The above figures are reprinted by permission from the AAAs: Science (2004, 306, 872-876) copyright 2004.  
  Figures were selected by an automated process.  

Literature references that cite this PDB file's key reference

  PubMed id Reference
  20729898 D.E.Raup, B.Cardinal-David, D.Holte, and K.A.Scheidt (2010).
Cooperative catalysis by carbenes and Lewis acids in a highly stereoselective route to gamma-lactams.
  Nat Chem, 2, 766-771.  
20204525 M.Giel-Pietraszuk, A.Fedoruk-Wyszomirska, and J.Barciszewski (2010).
Effect of high hydrostatic pressure on hydration and activity of ribozymes.
  Mol Biol Rep, 37, 3713-3719.  
20099870 X.Y.Pei, K.M.Erixon, B.F.Luisi, and F.J.Leeper (2010).
Structural insights into the prereaction state of pyruvate decarboxylase from Zymomonas mobilis .
  Biochemistry, 49, 1727-1736.
PDB codes: 2wva 2wvg 2wvh
19476486 B.Shaanan, and D.M.Chipman (2009).
Reaction mechanisms of thiamin diphosphate enzymes: new insights into the role of a conserved glutamate residue.
  FEBS J, 276, 2447-2453.  
19240034 C.A.Brautigam, R.M.Wynn, J.L.Chuang, and D.T.Chuang (2009).
Subunit and catalytic component stoichiometries of an in vitro reconstituted human pyruvate dehydrogenase complex.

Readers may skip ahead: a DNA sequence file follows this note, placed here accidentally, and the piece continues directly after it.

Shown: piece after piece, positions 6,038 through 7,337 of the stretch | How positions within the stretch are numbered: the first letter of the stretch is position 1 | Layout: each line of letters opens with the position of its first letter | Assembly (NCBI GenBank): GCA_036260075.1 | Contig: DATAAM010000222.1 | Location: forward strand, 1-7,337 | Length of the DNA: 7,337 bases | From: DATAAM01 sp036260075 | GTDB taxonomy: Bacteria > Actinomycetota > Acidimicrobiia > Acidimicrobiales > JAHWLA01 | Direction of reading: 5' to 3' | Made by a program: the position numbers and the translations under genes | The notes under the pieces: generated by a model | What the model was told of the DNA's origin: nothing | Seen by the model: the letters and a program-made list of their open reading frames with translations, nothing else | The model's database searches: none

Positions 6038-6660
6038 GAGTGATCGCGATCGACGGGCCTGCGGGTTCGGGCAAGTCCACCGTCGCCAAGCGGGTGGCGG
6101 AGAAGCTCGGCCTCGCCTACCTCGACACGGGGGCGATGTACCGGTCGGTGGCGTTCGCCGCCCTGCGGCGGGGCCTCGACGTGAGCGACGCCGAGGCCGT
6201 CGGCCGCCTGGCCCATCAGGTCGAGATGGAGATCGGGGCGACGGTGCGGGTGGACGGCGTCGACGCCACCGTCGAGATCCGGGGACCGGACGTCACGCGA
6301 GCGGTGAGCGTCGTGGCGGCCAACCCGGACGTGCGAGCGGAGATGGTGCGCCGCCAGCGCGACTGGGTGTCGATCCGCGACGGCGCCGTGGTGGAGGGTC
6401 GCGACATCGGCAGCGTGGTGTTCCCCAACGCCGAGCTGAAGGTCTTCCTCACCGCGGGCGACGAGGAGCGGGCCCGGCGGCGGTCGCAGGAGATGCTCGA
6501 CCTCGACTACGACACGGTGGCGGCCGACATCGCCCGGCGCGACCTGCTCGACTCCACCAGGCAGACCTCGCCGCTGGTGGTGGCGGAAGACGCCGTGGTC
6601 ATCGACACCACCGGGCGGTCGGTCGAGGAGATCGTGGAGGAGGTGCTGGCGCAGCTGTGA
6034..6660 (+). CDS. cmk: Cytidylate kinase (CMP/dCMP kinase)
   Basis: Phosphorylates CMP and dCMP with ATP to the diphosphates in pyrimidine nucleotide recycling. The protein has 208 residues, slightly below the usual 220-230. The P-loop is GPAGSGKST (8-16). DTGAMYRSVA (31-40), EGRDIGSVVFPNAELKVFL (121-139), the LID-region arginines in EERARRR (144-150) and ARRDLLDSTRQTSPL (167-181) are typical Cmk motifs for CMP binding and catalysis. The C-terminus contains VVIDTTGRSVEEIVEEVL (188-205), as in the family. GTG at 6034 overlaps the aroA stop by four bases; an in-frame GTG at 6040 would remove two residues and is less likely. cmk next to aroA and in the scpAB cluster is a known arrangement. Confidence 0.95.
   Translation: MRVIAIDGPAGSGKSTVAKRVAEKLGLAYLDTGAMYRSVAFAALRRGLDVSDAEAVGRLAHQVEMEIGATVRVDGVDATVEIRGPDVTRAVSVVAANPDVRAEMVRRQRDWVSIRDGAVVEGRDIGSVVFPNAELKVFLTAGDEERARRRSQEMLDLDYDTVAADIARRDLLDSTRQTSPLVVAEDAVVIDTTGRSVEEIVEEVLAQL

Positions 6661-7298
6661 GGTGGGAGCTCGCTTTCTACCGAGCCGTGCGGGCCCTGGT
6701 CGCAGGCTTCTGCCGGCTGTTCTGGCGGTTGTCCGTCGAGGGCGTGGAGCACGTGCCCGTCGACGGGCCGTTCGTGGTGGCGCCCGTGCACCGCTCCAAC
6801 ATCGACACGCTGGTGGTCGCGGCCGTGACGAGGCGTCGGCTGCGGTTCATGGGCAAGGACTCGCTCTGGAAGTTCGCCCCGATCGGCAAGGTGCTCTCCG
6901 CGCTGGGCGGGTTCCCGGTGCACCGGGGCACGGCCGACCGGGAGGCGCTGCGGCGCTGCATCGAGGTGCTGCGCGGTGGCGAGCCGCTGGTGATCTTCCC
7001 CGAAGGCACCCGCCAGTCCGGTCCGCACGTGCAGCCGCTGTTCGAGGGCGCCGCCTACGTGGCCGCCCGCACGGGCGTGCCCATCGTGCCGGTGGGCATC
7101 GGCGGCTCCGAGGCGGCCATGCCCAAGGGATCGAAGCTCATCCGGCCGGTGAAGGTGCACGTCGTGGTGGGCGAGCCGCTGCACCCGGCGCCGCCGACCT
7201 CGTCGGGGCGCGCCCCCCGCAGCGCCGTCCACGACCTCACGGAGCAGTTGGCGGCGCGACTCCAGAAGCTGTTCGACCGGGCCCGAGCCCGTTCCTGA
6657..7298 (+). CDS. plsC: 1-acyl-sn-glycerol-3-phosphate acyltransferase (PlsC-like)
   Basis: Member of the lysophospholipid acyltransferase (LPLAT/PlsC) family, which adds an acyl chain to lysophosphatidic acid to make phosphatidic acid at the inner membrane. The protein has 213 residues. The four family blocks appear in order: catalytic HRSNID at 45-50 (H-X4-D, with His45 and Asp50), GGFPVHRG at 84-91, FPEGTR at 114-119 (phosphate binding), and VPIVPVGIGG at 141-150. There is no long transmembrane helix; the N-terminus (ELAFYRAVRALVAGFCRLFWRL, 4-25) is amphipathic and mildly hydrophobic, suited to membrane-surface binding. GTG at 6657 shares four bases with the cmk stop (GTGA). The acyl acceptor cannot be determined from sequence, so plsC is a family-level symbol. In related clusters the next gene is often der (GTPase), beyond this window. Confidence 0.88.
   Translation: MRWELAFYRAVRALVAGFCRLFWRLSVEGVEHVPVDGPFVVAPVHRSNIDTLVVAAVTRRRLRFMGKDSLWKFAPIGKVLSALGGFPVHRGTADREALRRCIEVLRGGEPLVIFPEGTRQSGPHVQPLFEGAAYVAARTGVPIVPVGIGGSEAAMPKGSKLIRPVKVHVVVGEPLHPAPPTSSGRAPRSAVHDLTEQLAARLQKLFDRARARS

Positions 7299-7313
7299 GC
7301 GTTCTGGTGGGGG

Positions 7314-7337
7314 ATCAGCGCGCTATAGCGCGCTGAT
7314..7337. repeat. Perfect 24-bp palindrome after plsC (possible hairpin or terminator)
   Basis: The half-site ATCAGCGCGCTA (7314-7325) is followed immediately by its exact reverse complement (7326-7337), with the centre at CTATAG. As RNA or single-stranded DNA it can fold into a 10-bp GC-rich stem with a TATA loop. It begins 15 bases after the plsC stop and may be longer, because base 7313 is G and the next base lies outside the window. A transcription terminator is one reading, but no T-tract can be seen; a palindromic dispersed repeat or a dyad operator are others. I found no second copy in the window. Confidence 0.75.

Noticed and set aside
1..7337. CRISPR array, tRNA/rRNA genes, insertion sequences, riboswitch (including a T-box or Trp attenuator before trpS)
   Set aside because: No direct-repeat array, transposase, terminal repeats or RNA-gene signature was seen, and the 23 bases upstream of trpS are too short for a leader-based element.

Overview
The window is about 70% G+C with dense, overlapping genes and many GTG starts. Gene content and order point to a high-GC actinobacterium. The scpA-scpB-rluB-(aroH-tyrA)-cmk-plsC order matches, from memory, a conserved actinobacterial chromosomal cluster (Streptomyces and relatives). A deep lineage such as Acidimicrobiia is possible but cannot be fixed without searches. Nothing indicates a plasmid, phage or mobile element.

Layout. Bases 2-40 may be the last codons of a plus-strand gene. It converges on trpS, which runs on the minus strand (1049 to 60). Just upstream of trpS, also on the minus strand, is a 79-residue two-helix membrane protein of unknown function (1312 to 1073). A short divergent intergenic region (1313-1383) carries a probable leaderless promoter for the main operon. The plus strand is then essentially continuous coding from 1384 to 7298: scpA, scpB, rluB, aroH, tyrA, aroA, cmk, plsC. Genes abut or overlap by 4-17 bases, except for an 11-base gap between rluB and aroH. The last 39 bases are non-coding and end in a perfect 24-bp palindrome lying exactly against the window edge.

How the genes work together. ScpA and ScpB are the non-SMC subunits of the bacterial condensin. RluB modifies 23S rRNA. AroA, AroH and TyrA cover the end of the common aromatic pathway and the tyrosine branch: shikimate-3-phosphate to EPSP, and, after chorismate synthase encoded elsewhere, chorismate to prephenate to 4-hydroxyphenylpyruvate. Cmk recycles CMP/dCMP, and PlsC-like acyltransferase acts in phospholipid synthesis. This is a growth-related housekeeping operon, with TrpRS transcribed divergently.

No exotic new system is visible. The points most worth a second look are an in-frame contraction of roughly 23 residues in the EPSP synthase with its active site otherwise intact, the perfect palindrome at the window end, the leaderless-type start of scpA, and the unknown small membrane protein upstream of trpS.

J Biol Chem, 284, 13086-13098.  
19490097 K.Agyei-Owusu, and F.J.Leeper (2009).
Thiamin diphosphate in biological chemistry: analogues of thiamin diphosphate in studies of enzymes and riboswitches.
  FEBS J, 276, 2905-2916.  
19476485 N.S.Nemeria, S.Chakraborty, A.Balakrishnan, and F.Jordan (2009).
Reaction mechanisms of thiamin diphosphate enzymes: defining states of ionization and tautomerization of the cofactor at individual steps.
  FEBS J, 276, 2432-3446.  
19801660 S.Kale, and F.Jordan (2009).
Conformational ensemble modulates cooperativity in the rate-determining catalytic step in the E1 component of the Escherichia coli pyruvate dehydrogenase multienzyme complex.
  J Biol Chem, 284, 33122-33129.  
19771336 S.R.Meech (2009).
Excited state reactions in fluorescent proteins.
  Chem Soc Rev, 38, 2922-2934.  
18515642 A.Thomaeus, A.Naworyta, S.L.Mowbray, and M.Widersten (2008).
Removal of distal protein-water hydrogen bonds in a plant epoxide hydrolase increases catalytic turnover but decreases thermostability.
  Protein Sci, 17, 1275-1284.
PDB code: 3cxu
18725455 I.Mochalkin, J.R.Miller, A.Evdokimov, S.Lightle, C.Yan, C.K.Stover, and G.L.Waldrop (2008).
Structural evidence for substrate-induced synergism and half-sites reactivity in biotin carboxylase.
  Protein Sci, 17, 1706-1718.